Scottish partygoers are expected to visit Newcastle’s nightclubs and bars to celebrate the New Year without the Covid rules they encounter at home.
This comes after Scotland’s Prime Minister Nicola Sturgeon ordered nightclubs to close, saying pubs can only offer table service in an attempt to curb the growing number of cases caused by the Omicron variant.
However, Prime Minister Boris Johnson has not condemned people traveling from Scotland to England to celebrate it, but instead urges partygoers to “enjoy the New Year, but in a careful and sensible way.”
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Police Scotland said it was not against the law to travel to England from Scotland, confirming that the force has no plans to set up roadblocks or checkpoints at the border.
But Newcastle MP Chi Onwurah stressed the need for people to “act responsibly” to protect the NHS as Covid cases rise.
“Newcastle welcomes visitors from all over our country and indeed the whole world and especially our Scottish and Welsh visitors,” she said.
“But with such high infection rates, we all have to act responsibly to protect the NHS and each other, no matter where we are.
“It is really worrying that the government has failed to ensure the supply of adequate lateral flow and PCR tests so that people can take reasonable steps to keep us all safe.”
Health Minister Sajid Javid has acknowledged a global lack of lateral flow, and PCR tests affected the UK.
However, the UK Health Safety Agency said nearly eight million test kits would be made available to pharmacies by New Year’s Eve.
The festive season should have given a much-needed boost to the restaurant industry, but instead it has proved to be a tough time for bars and restaurants that have been hit by cancellations.
Debrah Dhugga, chief operations officer at The Apartment Group, which owns Collingwood Street bars, La Fee, ChachaBuchi, Verano and Howlers, said the impact on the industry had been “devastating”.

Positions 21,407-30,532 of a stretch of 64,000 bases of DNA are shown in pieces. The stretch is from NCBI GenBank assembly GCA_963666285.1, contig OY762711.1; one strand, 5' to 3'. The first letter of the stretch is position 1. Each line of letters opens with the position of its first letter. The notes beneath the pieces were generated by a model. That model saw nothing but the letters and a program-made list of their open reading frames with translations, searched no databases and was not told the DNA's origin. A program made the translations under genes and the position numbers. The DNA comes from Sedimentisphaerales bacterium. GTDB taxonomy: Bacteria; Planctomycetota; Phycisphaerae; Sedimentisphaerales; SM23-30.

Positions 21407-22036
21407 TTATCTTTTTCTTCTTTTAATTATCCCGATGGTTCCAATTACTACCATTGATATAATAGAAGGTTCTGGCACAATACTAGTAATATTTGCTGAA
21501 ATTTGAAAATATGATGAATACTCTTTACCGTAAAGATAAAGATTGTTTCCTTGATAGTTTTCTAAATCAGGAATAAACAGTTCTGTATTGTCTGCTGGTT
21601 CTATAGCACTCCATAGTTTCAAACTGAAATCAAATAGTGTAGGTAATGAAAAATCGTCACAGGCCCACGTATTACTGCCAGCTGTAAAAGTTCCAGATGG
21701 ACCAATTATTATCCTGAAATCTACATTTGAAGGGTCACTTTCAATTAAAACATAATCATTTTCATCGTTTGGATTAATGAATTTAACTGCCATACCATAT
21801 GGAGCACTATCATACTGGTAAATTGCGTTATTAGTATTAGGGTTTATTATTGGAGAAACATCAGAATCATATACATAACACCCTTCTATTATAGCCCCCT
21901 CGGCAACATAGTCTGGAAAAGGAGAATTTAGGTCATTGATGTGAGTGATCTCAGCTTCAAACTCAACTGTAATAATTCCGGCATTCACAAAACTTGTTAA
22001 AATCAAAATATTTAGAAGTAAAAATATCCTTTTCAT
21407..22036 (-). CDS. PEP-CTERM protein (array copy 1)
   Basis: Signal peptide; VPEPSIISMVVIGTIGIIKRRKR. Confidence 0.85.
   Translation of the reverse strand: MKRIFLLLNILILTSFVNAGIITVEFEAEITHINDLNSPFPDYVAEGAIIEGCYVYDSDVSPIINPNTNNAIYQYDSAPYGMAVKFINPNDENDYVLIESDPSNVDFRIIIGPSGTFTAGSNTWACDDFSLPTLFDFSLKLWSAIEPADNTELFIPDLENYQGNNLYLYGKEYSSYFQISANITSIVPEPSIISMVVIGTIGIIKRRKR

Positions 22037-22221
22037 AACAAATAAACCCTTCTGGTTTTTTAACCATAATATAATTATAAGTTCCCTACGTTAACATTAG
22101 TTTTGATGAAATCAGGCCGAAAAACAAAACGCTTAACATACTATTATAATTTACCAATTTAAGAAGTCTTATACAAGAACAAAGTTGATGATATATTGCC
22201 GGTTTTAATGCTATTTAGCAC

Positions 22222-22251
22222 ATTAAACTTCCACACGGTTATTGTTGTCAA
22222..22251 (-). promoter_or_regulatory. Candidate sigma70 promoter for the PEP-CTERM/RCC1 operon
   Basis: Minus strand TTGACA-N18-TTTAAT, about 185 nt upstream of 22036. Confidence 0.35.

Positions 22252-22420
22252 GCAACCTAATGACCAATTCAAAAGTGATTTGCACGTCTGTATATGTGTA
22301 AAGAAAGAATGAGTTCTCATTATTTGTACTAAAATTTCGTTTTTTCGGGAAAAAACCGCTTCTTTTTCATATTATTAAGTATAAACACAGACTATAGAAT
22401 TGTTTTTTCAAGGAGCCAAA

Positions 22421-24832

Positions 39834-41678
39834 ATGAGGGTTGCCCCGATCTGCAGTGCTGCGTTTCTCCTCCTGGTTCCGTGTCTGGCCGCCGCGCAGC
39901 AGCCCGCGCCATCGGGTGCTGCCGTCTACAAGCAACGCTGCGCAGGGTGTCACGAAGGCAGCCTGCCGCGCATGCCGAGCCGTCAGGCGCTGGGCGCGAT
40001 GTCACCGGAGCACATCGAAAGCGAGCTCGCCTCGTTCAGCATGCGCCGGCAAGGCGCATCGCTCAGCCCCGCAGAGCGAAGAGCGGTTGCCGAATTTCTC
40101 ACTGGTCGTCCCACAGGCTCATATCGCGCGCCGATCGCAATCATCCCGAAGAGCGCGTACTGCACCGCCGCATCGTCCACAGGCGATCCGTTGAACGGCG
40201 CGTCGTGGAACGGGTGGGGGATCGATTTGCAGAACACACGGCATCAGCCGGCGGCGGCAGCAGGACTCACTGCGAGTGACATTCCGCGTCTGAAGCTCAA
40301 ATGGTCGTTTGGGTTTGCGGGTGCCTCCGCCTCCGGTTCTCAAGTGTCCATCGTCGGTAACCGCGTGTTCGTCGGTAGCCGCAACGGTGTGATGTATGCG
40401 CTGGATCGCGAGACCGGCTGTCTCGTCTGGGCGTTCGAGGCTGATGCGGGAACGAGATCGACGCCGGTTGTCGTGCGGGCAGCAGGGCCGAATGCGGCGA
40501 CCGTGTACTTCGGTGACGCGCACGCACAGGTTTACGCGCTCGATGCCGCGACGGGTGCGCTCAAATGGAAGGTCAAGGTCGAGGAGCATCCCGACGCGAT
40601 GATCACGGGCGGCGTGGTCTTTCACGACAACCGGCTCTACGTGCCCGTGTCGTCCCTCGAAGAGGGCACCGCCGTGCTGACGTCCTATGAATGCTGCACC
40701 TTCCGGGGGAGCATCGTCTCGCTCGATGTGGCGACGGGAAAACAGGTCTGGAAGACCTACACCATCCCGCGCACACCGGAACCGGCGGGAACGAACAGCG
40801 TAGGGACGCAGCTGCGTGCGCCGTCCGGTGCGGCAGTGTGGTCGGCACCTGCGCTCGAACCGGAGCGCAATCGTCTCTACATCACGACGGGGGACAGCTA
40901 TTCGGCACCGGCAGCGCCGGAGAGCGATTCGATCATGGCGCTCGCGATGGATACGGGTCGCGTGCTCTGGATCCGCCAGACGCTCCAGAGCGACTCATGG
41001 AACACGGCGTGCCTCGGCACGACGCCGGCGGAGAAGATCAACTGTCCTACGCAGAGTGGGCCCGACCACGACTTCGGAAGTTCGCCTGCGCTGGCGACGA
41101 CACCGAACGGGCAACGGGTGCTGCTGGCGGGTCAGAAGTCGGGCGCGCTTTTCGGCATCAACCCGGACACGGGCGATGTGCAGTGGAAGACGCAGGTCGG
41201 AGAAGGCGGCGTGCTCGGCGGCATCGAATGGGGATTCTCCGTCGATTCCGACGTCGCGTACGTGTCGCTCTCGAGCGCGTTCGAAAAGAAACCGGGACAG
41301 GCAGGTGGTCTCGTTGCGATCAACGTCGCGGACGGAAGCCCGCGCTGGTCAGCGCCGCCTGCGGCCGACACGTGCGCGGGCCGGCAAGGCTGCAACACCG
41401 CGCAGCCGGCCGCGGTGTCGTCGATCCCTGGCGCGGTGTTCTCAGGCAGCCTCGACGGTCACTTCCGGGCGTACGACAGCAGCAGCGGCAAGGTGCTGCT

Collingwood Street venues continue to see cancellations for New Year’s Eve and expect a lot of walk-in customers for their party at night.
“We are still receiving cancellations for New Year’s Eve, especially from the larger parties that have had table reservations,” Debrah said.
“A lot of people make plans at the last minute.
“I think people are almost afraid to make plans and pay deposits if they have to cancel.”
Debrah said the venues are not dependent on trade from Scottish visitors and do not expect to see people travel down in large numbers for the New Year.
“I think we need to be open and see what happens, but I do not think we can trust that business to come,” she said.
“It has not been a normal December and I do not think the New Year celebration will be the normal celebration.”
Neil Donachie, owner of Mother Mercy, in The Old George Yard, welcomed Scottish partygoers who visited the town on New Year’s Eve, but stressed that measures such as table service and no standing room will be in place to keep drinkers safe.
“Throughout the Christmas period and until New Year’s Eve, we will be working on the same policy so we feel confident that guests can enjoy Mother Mercy safely, no matter how busy Newcastle gets,” he said.
“If guests from Scotland or Wales choose to join us, we would like to welcome them to Mother Mercy and we feel confident that this will not affect the safety of other guests.”
Mike Hesketh, owner of Horticulture on Market Lane, said the nightlife in the city has become busier in the time leading up to the new year than it has been in early December and has seen an increase in bookings.
“In the last week since Christmas, there has been a solid amount of trade in the town, even without the potential Scottish influx,” he said.
“For New Year’s Eve, we see people wanting to get out and celebrate now that Christmas is over and the city’s nightlife the last few days has been busier than it normally would be.”
He welcomed visitors from Scotland, but said partygoers would most likely visit the city’s nightclubs.
“For Newcastle’s bars and nightlife, Scottish people have been coming down for the New Year for quite some time and vice versa,” he said.
“We have good relations with Edinburgh, in particular. I would welcome them.”
Cumbria police have also urged people to “remain cautious” if they plan to travel outside the area to celebrate the New Year.
A Cumbria police spokesman said: “Cumbria police want to ensure that key areas of the county – including Carlisle city center – have good resources on New Year’s Eve to help keep people safe.
“While there are no restrictions that prevent people from traveling to the county from elsewhere, in accordance with National Public Health Councils, we urge people to remain careful in making their plans and to seek to take a lateral flow test, before attending events. “
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